Think WFH means your boss isn’t watching you? Think again | John Naughton

Pandemias, as historian Yuval Noah Harari observed at the beginning of the present, tend to accelerate history. If you doubt it, think back to, say, January 2020. If you had told people then that in April of that year, big companies would insist that most of their staff work from home, they would have thrown you fun looks and wanted the closest get away. No one had heard of Zoom then and something called “video conferencing” was considered either a geeky assignment or the last resort for organizations that couldn’t afford airfare for senior executives to Rotterdam. or Las Vegas for a one hour meeting.

And then, in the blink of an eye, working from home had become not just an acronym – WFH – but a cliché and Zoom, like Google before it, had become a verb as well as a noun. The tedious daily commute has been reduced to going from the bedroom to the kitchen to a laptop on a desk. During an early period, utopian visions of a better work-life balance flourished. But then the new reality emerged: instead of us going to the office, the office had come to us and we were working there, eating and sleeping.

Still, we had a little more autonomy WFH than we had in the office under the piercing supervision of managers. Or so we thought. But capitalism – and its servant, technology – never sleeps. These managers, who had always viewed telecommuting as some kind of scam to avoid work, realized that digital technology was just the way to keep tabs on their new remote subordinates. This would ensure that they weren’t lazily browsing Pinterest, or bidding on eBay, or doing private emails, or a thousand other unproductive things at the company’s expense. And so, a swarm of tech companies evolved to respond to those paranoid suspicions. Thus was born the new small technology industry. is an admirable American non-profit organization that creates digital tools and communities for employees to share information, form collectives and advocate for change. He also campaigns to prevent employers from dismantling hard-won labor rights through increasingly sophisticated surveillance, data mining and workplace fragmentation. And it recently released a large database of companies that make “bossware” – software that allows employers to closely monitor staff working from home.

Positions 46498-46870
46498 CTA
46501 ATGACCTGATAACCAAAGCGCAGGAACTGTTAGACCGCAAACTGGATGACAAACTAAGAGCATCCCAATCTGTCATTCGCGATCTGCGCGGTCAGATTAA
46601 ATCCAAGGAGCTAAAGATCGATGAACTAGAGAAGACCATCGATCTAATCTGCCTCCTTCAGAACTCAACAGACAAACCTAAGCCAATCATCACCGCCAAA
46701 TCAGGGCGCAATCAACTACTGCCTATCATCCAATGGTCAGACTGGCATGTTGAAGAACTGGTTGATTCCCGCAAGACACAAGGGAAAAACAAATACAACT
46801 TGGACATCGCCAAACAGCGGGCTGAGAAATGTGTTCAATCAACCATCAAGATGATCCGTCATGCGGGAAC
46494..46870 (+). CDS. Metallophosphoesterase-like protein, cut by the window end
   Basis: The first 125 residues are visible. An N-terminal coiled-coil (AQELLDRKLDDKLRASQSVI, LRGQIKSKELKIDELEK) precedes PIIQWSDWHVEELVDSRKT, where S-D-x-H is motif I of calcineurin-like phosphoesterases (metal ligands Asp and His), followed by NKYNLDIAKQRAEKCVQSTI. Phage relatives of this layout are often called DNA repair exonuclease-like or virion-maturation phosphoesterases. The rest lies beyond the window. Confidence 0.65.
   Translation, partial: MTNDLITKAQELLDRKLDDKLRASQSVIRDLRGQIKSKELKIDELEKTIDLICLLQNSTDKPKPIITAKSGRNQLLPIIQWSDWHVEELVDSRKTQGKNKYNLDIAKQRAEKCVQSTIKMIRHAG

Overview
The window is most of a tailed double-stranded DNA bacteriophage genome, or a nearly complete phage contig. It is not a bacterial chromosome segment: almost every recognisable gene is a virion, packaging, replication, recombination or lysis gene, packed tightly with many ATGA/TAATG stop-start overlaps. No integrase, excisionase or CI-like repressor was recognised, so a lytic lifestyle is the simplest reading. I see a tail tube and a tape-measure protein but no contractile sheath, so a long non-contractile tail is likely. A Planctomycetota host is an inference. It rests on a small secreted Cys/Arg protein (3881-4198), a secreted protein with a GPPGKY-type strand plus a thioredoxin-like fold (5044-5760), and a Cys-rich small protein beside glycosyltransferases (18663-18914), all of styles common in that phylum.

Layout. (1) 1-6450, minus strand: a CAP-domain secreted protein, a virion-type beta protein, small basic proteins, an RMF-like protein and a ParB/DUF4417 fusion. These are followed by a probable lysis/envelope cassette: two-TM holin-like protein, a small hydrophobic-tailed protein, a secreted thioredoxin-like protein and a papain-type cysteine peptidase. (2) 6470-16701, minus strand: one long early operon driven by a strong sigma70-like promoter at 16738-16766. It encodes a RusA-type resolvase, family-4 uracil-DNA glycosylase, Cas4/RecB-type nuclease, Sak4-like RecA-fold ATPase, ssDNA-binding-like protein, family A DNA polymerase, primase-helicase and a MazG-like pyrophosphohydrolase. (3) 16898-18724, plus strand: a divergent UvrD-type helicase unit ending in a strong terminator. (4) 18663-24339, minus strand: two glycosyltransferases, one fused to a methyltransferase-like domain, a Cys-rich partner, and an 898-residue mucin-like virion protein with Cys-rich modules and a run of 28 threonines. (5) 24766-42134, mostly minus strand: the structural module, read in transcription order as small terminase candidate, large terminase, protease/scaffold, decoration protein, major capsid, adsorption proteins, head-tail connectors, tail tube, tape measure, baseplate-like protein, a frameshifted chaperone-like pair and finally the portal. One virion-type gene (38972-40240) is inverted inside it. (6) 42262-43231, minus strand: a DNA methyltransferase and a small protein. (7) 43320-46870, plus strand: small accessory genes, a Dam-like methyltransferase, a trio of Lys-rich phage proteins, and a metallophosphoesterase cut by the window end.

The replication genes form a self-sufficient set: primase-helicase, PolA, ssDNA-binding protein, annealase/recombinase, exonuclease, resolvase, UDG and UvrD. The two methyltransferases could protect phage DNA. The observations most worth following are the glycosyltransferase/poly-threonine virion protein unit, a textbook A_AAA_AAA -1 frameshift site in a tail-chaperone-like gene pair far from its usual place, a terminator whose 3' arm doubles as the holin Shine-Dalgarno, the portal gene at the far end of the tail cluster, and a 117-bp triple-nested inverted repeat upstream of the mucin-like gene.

The first thing that strikes when browsing through the database entries is that employers looking for intrusive surveillance of their homeworkers have a large number of tools to choose from, ranging from general surveillance software (sometimes benign , such as detecting inappropriate or inadvertent attempts to share confidential data files) to surveillance of a truly frightening kind.

One company (chosen at random) describes itself as providing “robust, cutting-edge technology that makes employee tracking simple and effective.” Its keystroke and activity tracking feature helps “keep track of remote employee keystrokes and mouse click activity” and can “detect and send alerts about suspicious keyloggers, fake keystrokes and attempts to copy data prohibited to management”. etc

Another, billed as your favorite small business employee monitoring tool, asks you if “you know how much time your employees spend working.” Personal use of employers’ computers is widespread beyond belief. Track their IT activities and learn what performance is exemplary and who is abusing their workplace.

Most of these blurbs for broad privacy intrusions are covered in three layers of company cant on “ethics” and “consent,” which should make employees who see them laugh – with precision – as equivalent to this: accept this or look to work elsewhere. also published a 73-page report, Little Tech Is Coming for the Workers, which makes for interesting reading. Among other things, it reveals that little technology is not so little: the database includes 550 companies. They include some giants that have worker monitoring products in their portfolios, but a lot of smaller companies that most of us have never heard of.

The report states that “venture capital, private equity and hedge funds are funneling record investments into expanding this unregulated market whose products erode labor standards for workers and exploit weak labor protections” . For these investors, the lack of regulation is a feature, not a bug. So is the fact that technology is a force of, as the report puts it, “depersonalization and dehumanization.”

This industry revealed by research may be low-tech, but in some ways it just mimics its big brother. Reading the presentation texts of its products, we leave with the same feeling that we get when inspecting the algorithmic tools of the technology giants. In either case, software written by a small elite is designed to monitor, classify, and exploit “ordinary” people in ways that programmers and their corporate masters themselves would never tolerate. And in that sense, it’s just another example of how power corrupts those who possess it.

what i read

information highway
How Facebook turned Canada’s trucking convoy into an international movement is a great analysis on The edge by Ryan Broderick.

technology hurts
An insightful essay by Yaël Eisenstat and Nils Gilman in Noema magazine: The myth of technological exceptionalism.

Pandemic nostalgia
Why are people nostalgic for the early life of the pandemic? is a gripping examination by Morgan Ome and Christian Paz of the weird nostalgia captured on TikTok and YouTube.

Comments are closed.